Year of Award


Document Type


Degree Type

Master of Arts (MA)

Degree Name


Department or School/College

Department of History

Committee Chair

Dan Flores


Alaska, Epidemic, Eskimo, History, Shamans, Yup'ik


University of Montana


This paper examines the history of the Yup'ik Eskimos of western Alaska and explores how their shamans shaped the response to introduced epidemic disease. As in the experiences of so many other Native American groups, disease epidemics played an important role in the history of relations between the Yup'ik Eskimos and white settlers in the nineteenth and twentieth centuries. I argue here that while the Yup'ik Eskimos grappled with the devastating effects of introduced diseases, they did not repudiate their shamans and traditional faith, which sets the Yup'ik people apart from other Native Americans. Before contact with Europeans, the Yup'ik people relied on their shamans for physical and psychological healing. Despite challenges from missionaries, traders, and disease, the Yup'ik Eskimos retained faith in their shamans well into the twentieth century. The shamans' enduring power as healers rested on specific features of the Yup'ik belief system and the inability of western medicine to cure disease at crucial historical moments. During Russian rule in western Alaska, the shamans maintained their influence over the people by leading the Yup'ik Eskimos to incorporate new diseases, like smallpox, into their world view. Later, American missionaries and their western medicines brought enormous pressure onto the shamans to relinquish control. However, widespread disillusionment following the terrible double epidemic of 1900 encouraged the Yup'ik people to return to their shamans.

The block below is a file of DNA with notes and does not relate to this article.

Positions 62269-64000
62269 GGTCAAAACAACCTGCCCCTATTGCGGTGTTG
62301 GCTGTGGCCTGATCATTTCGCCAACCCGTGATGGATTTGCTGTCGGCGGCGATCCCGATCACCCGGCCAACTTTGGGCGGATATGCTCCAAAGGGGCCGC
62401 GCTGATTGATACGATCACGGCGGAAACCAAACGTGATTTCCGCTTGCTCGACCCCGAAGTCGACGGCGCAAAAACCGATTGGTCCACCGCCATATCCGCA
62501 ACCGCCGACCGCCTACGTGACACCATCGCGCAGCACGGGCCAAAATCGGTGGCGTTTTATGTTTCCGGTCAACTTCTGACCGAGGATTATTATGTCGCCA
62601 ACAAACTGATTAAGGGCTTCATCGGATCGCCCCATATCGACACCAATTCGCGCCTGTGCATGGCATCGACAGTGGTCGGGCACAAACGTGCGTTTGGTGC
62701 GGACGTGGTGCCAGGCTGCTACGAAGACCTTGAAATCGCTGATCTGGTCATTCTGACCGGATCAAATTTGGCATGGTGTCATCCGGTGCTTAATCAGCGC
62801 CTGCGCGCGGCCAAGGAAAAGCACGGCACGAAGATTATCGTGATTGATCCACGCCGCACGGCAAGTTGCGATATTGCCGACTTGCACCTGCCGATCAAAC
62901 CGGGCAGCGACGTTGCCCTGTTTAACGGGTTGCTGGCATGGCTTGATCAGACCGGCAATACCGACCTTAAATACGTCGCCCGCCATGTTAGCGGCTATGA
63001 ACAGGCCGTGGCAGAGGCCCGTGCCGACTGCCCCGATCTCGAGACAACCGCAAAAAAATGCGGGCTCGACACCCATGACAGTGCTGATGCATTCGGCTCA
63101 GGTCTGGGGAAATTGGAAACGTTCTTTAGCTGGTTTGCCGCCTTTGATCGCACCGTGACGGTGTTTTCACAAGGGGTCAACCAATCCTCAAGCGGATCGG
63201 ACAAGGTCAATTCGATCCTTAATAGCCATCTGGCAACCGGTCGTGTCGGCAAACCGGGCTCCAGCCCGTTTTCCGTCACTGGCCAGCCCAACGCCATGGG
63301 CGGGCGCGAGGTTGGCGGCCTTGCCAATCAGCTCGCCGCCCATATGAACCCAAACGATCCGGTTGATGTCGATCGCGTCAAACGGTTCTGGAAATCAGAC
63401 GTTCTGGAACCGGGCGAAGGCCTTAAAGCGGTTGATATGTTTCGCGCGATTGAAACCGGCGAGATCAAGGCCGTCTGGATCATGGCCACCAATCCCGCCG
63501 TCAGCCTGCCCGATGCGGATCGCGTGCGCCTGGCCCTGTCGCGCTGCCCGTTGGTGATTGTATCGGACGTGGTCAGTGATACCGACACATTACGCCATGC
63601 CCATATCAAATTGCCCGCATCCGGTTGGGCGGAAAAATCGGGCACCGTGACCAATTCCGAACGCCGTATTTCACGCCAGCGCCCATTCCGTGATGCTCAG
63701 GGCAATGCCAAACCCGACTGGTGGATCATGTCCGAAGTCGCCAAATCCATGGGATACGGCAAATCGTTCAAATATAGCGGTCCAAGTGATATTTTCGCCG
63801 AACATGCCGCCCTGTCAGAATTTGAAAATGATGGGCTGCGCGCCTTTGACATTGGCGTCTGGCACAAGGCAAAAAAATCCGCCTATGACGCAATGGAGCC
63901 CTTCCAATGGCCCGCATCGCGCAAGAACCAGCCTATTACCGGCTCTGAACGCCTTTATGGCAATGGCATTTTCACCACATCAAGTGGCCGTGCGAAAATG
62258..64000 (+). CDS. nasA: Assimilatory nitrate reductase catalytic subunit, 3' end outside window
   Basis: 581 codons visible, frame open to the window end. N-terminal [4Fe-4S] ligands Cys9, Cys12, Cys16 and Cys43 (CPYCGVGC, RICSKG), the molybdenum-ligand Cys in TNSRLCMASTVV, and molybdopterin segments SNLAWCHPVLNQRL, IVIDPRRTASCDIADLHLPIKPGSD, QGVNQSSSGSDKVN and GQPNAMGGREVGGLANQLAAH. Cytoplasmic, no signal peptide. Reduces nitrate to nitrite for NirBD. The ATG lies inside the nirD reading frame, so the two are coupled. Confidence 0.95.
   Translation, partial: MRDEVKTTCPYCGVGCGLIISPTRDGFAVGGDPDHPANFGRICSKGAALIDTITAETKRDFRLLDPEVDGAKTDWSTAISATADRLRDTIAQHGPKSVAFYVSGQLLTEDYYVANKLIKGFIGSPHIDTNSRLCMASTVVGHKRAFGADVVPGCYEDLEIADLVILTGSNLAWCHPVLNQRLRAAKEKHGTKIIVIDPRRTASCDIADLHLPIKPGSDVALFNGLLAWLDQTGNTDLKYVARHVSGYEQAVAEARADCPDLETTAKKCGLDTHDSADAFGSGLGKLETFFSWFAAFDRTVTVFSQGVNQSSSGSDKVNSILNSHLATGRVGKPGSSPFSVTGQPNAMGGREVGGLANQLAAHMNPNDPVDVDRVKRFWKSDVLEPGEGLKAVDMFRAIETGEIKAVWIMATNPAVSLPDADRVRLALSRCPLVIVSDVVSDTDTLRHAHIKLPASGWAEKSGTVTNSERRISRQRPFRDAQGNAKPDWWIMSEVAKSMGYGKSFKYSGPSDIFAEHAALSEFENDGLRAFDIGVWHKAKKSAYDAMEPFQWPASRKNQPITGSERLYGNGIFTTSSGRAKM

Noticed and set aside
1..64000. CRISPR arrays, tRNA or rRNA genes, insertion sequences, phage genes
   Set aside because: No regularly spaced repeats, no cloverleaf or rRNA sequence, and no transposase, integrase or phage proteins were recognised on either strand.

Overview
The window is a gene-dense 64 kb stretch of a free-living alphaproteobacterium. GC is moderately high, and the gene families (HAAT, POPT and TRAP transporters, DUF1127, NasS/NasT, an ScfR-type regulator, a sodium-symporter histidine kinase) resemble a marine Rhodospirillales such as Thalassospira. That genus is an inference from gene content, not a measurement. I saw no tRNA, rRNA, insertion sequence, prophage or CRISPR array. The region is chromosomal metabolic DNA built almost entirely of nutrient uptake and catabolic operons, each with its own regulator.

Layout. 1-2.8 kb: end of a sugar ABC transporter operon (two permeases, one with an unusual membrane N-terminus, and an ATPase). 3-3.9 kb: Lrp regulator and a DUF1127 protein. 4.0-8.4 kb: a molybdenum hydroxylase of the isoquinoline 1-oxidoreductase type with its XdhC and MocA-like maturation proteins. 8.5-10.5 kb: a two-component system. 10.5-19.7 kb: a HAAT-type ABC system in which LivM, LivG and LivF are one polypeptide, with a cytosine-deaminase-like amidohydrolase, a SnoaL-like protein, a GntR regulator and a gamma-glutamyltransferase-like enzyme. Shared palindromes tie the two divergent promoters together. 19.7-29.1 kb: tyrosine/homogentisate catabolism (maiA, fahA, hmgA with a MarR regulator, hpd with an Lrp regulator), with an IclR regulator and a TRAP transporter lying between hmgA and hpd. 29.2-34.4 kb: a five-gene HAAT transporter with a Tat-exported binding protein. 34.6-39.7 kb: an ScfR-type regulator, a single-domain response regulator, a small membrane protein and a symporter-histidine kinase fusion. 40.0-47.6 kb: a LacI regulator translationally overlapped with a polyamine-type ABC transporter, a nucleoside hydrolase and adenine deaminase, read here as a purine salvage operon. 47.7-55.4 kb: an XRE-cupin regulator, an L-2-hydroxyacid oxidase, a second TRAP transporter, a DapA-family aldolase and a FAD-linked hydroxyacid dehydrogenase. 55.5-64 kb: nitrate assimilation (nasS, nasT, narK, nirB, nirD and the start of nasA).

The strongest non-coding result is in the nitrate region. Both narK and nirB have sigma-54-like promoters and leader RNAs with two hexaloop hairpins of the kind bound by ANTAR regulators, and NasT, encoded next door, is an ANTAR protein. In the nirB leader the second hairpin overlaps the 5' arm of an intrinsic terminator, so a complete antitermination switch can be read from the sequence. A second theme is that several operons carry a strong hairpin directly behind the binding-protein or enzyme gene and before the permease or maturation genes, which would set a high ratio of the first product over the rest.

© Copyright 2011 Ahnie Litecky